“And all that generation also were gathered to their fathers. And there arose another generation after them who did not know the Lord or the work that he had done for Israel.” (ESV – Read the chapter)
The most important verse in all of the Old Testament as far as Judaism is concerned is Deuteronomy 6:4. It is called the Shema, the Hebrew command “listen,” because that’s the first word. It goes like this:
“”Hear, O Israel: The Lord our God, the Lord is one.”
– Deuteronomy 6:4
The next verse is cited with it together by Jesus as the greatest commandment. Here’s verse five:
“You shall love the Lord your God with all your heart and with all your soul and with all your might.”
– Deuteronomy 6:5
This idea that they should worship God alone and love Him with all of their being formed the core of who Israel understood themselves to be. For faithful Jews today it still does.
But, God understood that this was not a command the people were going to follow on their own. It would take patient teaching and application for it to penetrate into the depths of their heart and become part of their identity. It would take this work in every single generation. One generation was going to have to be diligent about teaching the next or they were going to wander off somewhere else.
Because of this, after telling the people they were going to need to keep this command fresh in their own hearts, He said this to them:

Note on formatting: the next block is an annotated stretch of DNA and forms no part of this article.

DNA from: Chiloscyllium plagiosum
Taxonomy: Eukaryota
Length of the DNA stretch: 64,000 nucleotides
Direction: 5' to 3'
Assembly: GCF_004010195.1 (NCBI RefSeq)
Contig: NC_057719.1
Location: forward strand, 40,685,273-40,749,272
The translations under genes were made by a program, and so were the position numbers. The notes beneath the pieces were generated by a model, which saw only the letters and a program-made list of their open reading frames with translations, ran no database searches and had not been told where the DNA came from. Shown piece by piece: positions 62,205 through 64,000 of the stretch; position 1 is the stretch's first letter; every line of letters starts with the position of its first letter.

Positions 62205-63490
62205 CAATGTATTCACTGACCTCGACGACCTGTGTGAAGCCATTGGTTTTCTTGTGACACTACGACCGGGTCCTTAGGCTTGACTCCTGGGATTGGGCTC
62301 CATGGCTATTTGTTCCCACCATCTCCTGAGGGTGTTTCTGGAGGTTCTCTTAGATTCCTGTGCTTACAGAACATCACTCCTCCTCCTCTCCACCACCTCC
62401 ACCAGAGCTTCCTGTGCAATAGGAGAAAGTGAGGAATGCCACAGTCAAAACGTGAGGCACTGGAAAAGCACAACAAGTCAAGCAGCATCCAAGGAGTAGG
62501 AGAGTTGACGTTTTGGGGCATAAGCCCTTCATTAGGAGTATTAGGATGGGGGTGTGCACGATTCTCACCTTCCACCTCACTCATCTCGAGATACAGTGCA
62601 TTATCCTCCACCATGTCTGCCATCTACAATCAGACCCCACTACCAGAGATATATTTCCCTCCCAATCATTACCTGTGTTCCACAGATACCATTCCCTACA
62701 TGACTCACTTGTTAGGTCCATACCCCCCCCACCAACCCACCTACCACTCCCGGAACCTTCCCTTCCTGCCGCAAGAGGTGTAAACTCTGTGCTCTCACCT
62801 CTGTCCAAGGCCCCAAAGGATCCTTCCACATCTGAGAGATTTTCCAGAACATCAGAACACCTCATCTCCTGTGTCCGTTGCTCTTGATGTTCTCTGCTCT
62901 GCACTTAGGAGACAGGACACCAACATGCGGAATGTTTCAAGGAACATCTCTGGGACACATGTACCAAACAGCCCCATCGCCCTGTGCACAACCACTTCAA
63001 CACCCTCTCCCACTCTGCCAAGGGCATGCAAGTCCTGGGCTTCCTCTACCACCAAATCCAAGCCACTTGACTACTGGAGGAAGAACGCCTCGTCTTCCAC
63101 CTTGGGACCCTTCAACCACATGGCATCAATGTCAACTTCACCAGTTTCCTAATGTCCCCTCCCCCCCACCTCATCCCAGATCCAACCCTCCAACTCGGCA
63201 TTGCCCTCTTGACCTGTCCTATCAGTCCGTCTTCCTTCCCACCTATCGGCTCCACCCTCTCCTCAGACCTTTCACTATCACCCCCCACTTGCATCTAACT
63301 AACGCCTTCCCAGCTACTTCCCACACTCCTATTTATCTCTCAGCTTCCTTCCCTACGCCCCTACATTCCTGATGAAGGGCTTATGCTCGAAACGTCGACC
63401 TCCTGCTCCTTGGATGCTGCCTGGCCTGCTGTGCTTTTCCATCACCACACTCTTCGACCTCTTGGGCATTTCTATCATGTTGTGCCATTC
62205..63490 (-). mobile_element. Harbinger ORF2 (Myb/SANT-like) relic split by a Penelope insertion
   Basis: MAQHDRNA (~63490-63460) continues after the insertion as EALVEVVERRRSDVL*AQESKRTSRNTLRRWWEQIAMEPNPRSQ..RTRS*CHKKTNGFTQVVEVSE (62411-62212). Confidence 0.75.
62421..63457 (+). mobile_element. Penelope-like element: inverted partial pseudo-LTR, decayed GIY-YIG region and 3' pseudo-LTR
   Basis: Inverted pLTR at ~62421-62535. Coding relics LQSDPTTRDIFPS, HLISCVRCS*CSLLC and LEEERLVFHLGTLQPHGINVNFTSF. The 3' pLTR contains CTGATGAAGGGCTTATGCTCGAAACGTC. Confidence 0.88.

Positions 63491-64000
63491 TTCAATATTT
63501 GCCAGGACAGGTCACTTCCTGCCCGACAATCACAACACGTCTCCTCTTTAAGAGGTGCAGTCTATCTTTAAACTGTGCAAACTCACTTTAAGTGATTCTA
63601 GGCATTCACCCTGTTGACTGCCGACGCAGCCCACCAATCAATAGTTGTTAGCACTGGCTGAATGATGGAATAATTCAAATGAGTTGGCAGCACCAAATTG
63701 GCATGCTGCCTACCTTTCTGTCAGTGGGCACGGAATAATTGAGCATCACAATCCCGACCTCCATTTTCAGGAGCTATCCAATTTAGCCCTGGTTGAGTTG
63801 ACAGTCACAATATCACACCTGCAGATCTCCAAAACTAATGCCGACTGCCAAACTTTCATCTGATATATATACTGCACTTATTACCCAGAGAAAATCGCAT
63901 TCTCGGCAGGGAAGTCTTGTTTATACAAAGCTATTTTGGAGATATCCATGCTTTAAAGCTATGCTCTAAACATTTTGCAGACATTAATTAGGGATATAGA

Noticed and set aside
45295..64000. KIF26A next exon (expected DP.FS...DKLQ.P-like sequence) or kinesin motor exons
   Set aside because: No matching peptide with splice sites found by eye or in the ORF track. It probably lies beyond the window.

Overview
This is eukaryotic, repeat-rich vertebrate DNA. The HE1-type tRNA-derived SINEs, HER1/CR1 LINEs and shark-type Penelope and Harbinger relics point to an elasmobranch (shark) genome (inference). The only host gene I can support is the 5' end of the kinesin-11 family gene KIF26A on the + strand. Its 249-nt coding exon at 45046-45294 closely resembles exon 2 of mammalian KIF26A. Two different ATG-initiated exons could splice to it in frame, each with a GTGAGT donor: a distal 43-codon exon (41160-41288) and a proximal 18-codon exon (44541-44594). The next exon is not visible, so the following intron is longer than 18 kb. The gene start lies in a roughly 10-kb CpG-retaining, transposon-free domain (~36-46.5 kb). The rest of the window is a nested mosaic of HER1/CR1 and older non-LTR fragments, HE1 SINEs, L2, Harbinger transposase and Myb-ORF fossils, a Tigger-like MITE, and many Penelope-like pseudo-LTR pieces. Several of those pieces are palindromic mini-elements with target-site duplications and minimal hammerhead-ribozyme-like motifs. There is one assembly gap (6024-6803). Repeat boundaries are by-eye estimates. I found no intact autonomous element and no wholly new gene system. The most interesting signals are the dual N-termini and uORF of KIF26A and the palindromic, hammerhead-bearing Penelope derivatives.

“You shall teach them diligently to your children, and shall talk of them when you sit in your house, and when you walk by the way, and when you lie down, and when you rise.”
– Deuteronomy 6:7
Passing this along to the next generation was part of the greatest command. One generation would share it with the next, and that one with the next, and on down through the line of history for as far as it went.
This was supposed to be how the nation operated, but for Israel during the period of the Judges things broke down rather seriously. The generation of Joshua and the one immediately following him kept the law, but they forgot to pass it on, to teach it diligently to the next generation, and so a whole generation arose who did not know the Lord or the great things He had done for their ancestors.
If we are going to be faithful in our own Christian journeys as followers of Christ, part of this faithfulness will be played out through our diligently teaching the next generation about the faith. We will teach our children not simply what we believe, but why we believe it so that they can make it their own. We won’t simply “drag them to church” for years while they aren’t in a position to say no, we will teach them to love the Lord and His Church.
This last part is important. We are in a place culturally in which a whole generation is turning from the Lord in record numbers. This is a generation whose parents were fairly faithful on the whole. But, rather than teaching their children diligently, they simply dragged them to church as if being in church itself would make them into Jesus followers. It hasn’t. It’s made them skeptical and mistrusting of the church and its leaders.
If you are a parent, teach your kids about Jesus. Show them why the Christian faith is more reasonable than any other worldview option. Help them understand why church matters. Share with them your story of faith and what it has meant in your life. The faith of the next generation depends on it.